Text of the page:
better kick drum soundsMixing your kick drums is probably one of the most important aspects of your productions to guaranteeing a solid foundation. Your drum sounds are a high priority in your mix.

Even though kick drums are important they still tend to be a one of the most difficult elements to tackle during the mixing stage.

The most important thing to remember is that if you do a great job recording your kicks then the mixing stage should be a piece of cake.

So where should you start?

Start from the bottom up.

The kick drum is the foundation of your songs. The kick and the snare will be the defining factors of how your drums end up sounding. If you don’t take care of the kick, the whole foundation of your music could collapse. You have to aspire to a tight and punchy kick drum sound that also has enough low end but also some mid range to cut through a dense mix.

Kick Drum Equalization

Your kick drums can get a lot of benefit from a low-end boost with equalization. If you think that your drum sound is lacking in the bottom end, don’t be afraid to take out a low-shelf EQ and boost a few dB around 80-100Hz.

But beware because a boomy kick drum sound can also do more harm than good. If your kick starts to sound boomy, try and cut some frequencies out around 200-400HZ (the boomy zone).

Boxiness or papery sounding kick drums can also be a problem. If you suspect your kicks are sound either boxy or papery try and cut some frequencies out around 300-600.

Another common problem with kick drums is that there isn’t enough snap, and it’s all thump, so this is where you want to bring out some of the beater. The beater usually lives around the 2-4kHz region, but it will depend on the genre of the song you are working on. Give it a try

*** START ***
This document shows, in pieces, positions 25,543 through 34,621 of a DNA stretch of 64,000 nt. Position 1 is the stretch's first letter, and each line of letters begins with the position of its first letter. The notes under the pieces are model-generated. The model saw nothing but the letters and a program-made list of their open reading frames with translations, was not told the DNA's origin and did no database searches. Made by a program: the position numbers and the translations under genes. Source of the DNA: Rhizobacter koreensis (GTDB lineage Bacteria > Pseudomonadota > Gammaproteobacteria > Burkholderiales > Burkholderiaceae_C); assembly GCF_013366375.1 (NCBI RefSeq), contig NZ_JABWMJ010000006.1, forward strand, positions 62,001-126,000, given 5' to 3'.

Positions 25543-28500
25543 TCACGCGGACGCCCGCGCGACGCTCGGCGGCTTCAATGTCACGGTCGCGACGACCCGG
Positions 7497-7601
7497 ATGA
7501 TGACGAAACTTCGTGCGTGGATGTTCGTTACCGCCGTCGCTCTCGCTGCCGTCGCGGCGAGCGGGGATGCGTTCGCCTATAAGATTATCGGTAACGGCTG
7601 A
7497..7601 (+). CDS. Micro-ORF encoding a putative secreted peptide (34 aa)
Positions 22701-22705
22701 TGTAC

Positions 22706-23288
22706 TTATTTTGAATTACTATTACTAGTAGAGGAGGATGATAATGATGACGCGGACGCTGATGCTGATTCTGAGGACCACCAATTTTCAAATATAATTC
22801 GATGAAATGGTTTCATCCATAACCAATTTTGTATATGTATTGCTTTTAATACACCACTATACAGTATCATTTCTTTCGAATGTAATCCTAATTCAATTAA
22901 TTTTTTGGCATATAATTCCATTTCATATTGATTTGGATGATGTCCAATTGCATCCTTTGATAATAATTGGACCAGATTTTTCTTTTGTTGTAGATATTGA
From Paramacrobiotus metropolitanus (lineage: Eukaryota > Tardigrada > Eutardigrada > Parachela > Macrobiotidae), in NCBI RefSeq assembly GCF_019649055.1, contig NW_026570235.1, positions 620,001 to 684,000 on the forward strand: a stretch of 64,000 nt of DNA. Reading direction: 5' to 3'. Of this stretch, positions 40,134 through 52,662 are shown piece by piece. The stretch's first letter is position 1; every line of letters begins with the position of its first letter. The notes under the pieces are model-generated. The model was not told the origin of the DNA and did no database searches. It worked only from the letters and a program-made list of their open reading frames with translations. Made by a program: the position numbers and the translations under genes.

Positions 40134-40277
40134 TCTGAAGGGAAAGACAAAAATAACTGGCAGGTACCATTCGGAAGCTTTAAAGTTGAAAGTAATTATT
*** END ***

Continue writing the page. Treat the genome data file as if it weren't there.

When it comes to gnarly drum sounds, it can be a pretty subjective topic – everyone has their opinions when it comes to compression. But if you follow these simple guidelines, you can get some steady and more punchy kick drums.

When it comes to the gain reduction on your drum bus it’s going to come down to the genre you are working and how well the drummer is playing. I would probably start with a 4:1 ratio and lower the threshold until I get about 3-6 dB of gain reduction.

From there I would adjust the attack and the release until I feel like I have the sound that I’m after. Just know that a faster attack will clamp the transient (the initial attack) dulling it out and a slower attack will let the beater through before the compressor starts to work.   So use that bit of information to try and achieve the overall sound that you are looking for.

A little trick that you can try and use is to time the release of the compressor to the tempo of the song so that the compressor stops compressing before the next hit. This can easily be achieved in modern DAW’s because you can easily see the meters working, which will allow you to tweak the meters until you see it pumping in time with the song.

Compression and Equalization are without a doubt the fundamental processing units of any mix session. If you can get a grasp of these two things, then you are well on your way to understanding how you can achieve a great sounding mix.

If you’ve used all these techniques and nothing seems to be working, you might need to replace your drum samples.  This is always going to be the last resort but it’s definitely common to do.